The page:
[Note: The figure of 75% of 1.5 million indicates that 1.1 million girls between the ages of 12 and 13 at any given time engage in prostitution in central Mexico alone. - LL]

Added: Dec. 03, 2009

Mexico

Award-winning anti-child sex trafficking activist, journalist, author and women's center director Lydia Cacho

Muertes por violencia en México podrían ser plan de limpieza social: Cacho

Especialistas indagan si asesinatos vinculados con el crimen son una estrategia del Estado, dijo.

Madrid. Las muertes por violencia en México en los últimos años, 15 mil en los últimos tres años, podrían formar parte de un plan de "limpieza social por parte del Estado mexicano", declaró este lunes en Madrid la periodista mexicana Lydia Cacho….

Deaths from violence in Mexico could be the results of social cleansing: Lydia Cacho

Specialists are investigating whether murders are state strategy, Cacho says.

Madrid. Deaths from violence in Mexico in recent years, including 15,000 during the past three years, could form part of a plan of "social cleansing by the Mexican State," declared Mexican journalist Lydia Cacho in Madrid, Spain on Monday.

"Experts are beginning to investigate at this time in Mexico whether these 15,000 murders are linked to intentional social cleansing by the Mexican State," Cacho said in a press conference in which she denounced human rights violations and persecution of the press in her country.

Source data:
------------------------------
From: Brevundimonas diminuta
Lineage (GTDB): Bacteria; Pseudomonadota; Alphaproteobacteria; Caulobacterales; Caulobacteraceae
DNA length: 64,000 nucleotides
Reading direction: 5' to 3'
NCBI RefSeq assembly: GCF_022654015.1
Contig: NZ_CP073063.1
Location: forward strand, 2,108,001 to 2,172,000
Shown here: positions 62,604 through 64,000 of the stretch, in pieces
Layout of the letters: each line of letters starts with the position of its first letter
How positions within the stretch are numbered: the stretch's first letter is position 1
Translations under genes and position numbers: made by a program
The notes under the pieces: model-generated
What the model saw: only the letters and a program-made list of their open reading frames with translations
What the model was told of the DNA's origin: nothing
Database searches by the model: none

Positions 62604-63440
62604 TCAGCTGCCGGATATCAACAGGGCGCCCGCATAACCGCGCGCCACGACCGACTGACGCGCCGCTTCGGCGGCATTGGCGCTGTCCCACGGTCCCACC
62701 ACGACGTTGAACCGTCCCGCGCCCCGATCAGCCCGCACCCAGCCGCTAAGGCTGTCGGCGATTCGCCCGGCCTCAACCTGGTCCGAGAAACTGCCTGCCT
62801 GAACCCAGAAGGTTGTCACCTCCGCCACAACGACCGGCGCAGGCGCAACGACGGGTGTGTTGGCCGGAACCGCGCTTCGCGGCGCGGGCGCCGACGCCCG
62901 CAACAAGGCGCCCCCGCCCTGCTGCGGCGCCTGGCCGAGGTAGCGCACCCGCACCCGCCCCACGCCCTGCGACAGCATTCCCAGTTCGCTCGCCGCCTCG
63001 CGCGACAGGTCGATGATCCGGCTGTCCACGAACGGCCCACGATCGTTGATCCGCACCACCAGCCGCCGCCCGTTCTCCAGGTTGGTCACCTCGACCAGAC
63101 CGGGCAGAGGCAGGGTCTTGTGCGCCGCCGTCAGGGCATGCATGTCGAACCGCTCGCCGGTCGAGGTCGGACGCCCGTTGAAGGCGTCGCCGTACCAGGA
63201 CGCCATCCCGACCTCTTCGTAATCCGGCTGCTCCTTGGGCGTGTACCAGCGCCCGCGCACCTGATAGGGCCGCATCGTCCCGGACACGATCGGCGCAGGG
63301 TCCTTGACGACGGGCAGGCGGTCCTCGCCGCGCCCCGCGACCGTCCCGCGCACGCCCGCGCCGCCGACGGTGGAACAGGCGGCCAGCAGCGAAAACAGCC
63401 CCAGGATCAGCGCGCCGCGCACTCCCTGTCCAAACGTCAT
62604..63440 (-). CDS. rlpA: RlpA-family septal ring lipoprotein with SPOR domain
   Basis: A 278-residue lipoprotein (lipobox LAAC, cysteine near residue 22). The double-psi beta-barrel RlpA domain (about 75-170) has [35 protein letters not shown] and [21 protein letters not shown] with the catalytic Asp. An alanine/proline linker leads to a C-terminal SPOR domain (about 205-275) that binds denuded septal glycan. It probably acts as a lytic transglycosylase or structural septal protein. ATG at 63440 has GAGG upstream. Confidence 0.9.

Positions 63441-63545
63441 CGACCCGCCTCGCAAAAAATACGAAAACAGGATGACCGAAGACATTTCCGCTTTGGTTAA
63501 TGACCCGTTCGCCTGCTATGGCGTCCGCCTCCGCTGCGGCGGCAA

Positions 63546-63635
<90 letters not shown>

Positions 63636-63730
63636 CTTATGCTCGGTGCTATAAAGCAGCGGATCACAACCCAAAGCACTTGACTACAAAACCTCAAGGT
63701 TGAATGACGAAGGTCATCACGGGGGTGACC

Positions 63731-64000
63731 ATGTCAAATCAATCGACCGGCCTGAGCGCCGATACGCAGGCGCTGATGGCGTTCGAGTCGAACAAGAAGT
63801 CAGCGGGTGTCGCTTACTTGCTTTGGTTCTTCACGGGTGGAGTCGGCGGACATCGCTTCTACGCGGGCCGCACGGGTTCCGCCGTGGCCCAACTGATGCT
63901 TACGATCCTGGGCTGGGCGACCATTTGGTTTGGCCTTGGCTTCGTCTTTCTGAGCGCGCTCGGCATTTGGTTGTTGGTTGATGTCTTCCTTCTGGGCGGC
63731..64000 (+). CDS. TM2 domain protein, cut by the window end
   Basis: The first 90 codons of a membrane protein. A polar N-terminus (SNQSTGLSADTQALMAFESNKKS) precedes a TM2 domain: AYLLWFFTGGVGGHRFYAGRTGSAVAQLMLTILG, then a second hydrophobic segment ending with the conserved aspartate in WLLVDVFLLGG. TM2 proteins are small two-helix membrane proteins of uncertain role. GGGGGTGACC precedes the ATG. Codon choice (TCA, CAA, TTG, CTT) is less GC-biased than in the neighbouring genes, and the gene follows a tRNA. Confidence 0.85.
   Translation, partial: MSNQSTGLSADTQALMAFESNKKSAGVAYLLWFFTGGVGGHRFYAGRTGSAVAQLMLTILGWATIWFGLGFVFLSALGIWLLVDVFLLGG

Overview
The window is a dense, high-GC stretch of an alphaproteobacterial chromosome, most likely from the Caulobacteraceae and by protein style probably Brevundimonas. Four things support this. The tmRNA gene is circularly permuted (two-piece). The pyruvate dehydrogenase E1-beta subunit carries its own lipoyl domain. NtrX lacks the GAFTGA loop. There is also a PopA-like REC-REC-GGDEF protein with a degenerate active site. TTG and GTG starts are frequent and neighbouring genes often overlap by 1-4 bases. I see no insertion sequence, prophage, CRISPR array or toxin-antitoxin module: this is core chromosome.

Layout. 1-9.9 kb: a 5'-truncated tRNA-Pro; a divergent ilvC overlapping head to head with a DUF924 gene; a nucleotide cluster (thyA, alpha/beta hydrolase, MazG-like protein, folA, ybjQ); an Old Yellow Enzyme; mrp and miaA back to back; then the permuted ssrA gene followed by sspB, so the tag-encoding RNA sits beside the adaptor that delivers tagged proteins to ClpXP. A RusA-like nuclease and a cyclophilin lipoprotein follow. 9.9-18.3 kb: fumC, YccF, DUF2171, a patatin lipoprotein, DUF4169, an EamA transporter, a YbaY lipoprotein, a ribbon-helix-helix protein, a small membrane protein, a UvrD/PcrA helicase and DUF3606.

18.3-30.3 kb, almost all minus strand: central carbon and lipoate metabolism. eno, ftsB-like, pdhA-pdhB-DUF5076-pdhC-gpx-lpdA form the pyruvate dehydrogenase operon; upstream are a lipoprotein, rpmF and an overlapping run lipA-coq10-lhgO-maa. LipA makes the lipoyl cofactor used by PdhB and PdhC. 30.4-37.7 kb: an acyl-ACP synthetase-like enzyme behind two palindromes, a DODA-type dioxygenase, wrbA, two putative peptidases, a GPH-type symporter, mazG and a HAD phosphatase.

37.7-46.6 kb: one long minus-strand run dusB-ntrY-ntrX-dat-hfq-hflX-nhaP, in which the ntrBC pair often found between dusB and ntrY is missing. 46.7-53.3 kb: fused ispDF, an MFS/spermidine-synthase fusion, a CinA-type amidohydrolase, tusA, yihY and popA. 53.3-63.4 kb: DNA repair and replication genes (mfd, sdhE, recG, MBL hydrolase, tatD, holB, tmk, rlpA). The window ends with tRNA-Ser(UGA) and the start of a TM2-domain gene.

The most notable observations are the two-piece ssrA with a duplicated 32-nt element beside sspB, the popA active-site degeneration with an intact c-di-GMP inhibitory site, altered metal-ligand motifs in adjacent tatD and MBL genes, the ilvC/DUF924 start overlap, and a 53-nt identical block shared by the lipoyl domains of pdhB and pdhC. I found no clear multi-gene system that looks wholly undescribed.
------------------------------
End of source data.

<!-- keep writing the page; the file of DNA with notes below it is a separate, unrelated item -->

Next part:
Since President Felipe Calderón [became president] three years ago, we have been witnessing a growing authoritarianism in Mexico "justified by the war " (on drugs), in which " militari-zation, and harassment of journalists and human rights defenders is increasing danger-ously," stated Cacho.

Cacho was kidnapped [by rogue state police agents] and tortured in Mexico after divulging information about a pedophile ring in which businessmen and politicians were involved.

The Inter-American Court of Human Rights (IACHR) will determine in an upcoming decision whether Mexican authorities violated the rights of the journalist in that case.

The foundation that bears Cacho's name, created in Madrid a year ago, is organizing a concert to raise funds to help pay for her defense before the IACHR...

Cacho is the author of [the child sex trafficking exposé] The Demons of Eden. In recent years she has received several awards for her work on behalf of human rights carried out through investigative journalism, including the UNESCO-Guillermo Cano World Press Freedom Award.

Agence France Presse (AFP)

Nov. 23, 2009

See also:

Mexican Government Part of Problem, Not Solution, Writer Says

Madrid - A muckraking Mexican journalist known for exposes of pedophile rings and child prostitution said on Monday that President Felipe Calderón’s bloody campaign against Mexico’s drug cartels is “not a battle for justice and social peace.”

Lydia Cacho, who has faced death threats and judicial persecution for her writings, told a press conference in Madrid that Mexico’s justice system is “impregnated with corruption and impunity.”

Accompanied by the head of the Lydia Cacho Foundation, Spanish screenwriter Alicia Luna; and Madrid Press Association President Fernando Gonzalez Urbaneja, the author said the nearly three years since Calderón took office have seen increased “authoritarianism” and harassment of journalists and human rights advocates.